And when the swine flu containment strategy is ultimately abandoned, the risk communication signals sent by that strategy – if uncontradicted by explicit government communications – can lead many publics to become more mistrustful of their government and more alarmed about swine flu.
In other words, if governments and institutions do not do a proper job of risk communication in the face of a potential pandemic, they will only amplify public panic and reduce people’s trust in government, if/when things do become worse.
Peter Sandman has posted the text of an email message he shared with Canadian National Post journalist Sharon Kirkey on January 29th, 2020. (Sharon Kirkey later wrote an article on the coronavirus threat for the National Post, quoting part of what Peter wrote to her.)
I am going to quote Peter’s message at length, because I think it is required reading:
My most fervent risk communication complaint at the moment is the tendency of many top officials in the U.S., Canada, and Europe to overemphasize the fact that the risk of the novel Wuhan coronavirus here and now is tiny – as if that meant that people should (or could!) wait to worry until the risk here and now got bigger. “No reason for alarm,” is bad science as well as bad risk communication. Officials and experts are alarmed already – reason enough for the public to gird up its loins as well.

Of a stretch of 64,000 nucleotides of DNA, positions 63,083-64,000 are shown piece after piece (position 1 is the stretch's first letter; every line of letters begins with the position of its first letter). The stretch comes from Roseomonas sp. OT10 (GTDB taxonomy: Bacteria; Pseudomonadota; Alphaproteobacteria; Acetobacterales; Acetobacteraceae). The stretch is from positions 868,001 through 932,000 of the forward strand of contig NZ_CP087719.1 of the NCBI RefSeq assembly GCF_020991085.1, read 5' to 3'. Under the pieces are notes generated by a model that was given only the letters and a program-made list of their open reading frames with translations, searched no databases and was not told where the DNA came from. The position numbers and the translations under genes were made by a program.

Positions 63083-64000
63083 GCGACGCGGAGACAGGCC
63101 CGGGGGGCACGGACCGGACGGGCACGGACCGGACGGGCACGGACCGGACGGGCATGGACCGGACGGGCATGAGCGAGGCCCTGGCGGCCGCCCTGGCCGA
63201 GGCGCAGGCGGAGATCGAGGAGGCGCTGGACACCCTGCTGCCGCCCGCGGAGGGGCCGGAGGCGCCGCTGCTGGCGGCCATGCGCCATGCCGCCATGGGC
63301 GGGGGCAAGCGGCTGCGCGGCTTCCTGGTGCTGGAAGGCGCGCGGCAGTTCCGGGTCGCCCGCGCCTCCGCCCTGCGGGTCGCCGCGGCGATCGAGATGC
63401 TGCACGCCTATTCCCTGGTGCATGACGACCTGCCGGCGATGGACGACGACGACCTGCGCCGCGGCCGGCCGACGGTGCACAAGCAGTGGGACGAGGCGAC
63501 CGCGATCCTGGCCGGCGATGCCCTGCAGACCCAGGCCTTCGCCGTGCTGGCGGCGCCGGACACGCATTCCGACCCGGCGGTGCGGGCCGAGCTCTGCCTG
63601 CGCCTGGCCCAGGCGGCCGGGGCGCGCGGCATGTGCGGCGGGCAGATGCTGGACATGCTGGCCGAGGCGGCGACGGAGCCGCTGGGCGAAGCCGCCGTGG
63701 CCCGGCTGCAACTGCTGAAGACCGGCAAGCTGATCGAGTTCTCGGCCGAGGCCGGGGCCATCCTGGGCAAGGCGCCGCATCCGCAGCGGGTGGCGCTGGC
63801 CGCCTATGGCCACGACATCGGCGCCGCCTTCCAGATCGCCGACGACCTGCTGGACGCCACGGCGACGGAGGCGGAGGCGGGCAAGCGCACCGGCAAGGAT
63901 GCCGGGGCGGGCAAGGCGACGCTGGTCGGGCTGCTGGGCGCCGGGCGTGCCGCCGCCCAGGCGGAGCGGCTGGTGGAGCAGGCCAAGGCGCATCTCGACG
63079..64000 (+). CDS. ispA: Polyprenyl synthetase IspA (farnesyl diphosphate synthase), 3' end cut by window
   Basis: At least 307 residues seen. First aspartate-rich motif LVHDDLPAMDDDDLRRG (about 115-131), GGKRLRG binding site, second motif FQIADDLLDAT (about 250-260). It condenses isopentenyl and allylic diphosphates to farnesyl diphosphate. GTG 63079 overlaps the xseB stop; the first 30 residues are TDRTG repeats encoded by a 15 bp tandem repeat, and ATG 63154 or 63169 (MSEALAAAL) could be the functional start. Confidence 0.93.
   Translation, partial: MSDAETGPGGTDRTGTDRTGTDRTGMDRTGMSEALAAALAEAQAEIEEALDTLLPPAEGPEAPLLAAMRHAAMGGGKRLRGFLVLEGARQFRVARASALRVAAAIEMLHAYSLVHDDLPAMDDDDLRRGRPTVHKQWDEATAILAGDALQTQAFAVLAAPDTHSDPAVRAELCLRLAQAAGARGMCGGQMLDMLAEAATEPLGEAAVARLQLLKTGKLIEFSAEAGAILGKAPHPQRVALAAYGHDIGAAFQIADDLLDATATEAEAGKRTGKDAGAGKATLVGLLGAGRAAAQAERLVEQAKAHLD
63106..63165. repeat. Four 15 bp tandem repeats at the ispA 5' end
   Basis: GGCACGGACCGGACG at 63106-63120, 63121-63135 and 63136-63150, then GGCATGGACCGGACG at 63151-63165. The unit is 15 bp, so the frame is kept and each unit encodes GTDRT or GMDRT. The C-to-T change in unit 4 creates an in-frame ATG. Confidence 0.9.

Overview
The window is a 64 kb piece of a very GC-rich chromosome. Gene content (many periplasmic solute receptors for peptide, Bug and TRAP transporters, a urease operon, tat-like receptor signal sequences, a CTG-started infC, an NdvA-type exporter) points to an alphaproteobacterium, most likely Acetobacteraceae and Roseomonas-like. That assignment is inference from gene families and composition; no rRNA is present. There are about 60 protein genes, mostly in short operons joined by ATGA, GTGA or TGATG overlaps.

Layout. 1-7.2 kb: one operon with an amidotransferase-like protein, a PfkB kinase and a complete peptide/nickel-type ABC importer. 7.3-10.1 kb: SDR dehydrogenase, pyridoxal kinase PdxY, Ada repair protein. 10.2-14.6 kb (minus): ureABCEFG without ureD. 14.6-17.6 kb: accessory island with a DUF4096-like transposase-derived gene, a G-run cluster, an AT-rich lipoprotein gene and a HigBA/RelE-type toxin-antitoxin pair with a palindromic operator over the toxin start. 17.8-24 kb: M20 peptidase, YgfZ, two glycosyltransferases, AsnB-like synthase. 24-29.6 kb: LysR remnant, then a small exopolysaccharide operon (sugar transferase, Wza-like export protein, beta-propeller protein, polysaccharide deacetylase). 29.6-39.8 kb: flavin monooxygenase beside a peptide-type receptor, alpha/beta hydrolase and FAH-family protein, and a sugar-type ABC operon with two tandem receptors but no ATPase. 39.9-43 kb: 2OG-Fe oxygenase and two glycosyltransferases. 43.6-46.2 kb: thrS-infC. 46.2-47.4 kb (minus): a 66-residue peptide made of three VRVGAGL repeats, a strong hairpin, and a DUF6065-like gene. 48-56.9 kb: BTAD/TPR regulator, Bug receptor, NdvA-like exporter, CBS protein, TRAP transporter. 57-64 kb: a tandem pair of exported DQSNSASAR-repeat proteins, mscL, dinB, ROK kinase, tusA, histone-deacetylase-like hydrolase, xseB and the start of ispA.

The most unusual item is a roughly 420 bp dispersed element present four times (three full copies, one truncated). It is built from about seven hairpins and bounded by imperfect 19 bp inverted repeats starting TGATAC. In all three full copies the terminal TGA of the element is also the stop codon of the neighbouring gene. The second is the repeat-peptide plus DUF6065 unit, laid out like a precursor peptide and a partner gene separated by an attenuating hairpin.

Worry is about the future. Telling people not to worry about an emerging infectious disease because it isn’t a significant risk here and now is foolish. We want people to worry about measles when there’s very little measles around, so they will take the precaution of vaccinating their children before it’s imminently necessary. We want people to worry about retirement when they’re years away from retiring, so they will start saving now.
Given the real possibility that the coronavirus might start spreading locally in North American cities, now is the right time to worry and prepare, at least emotionally and perhaps logistically as well. There’s not much reason to wear masks against the coronavirus in North America now. Masks may or may not turn out to be useful in the months ahead. In case they do turn out useful, buying them now is provident, not panicky.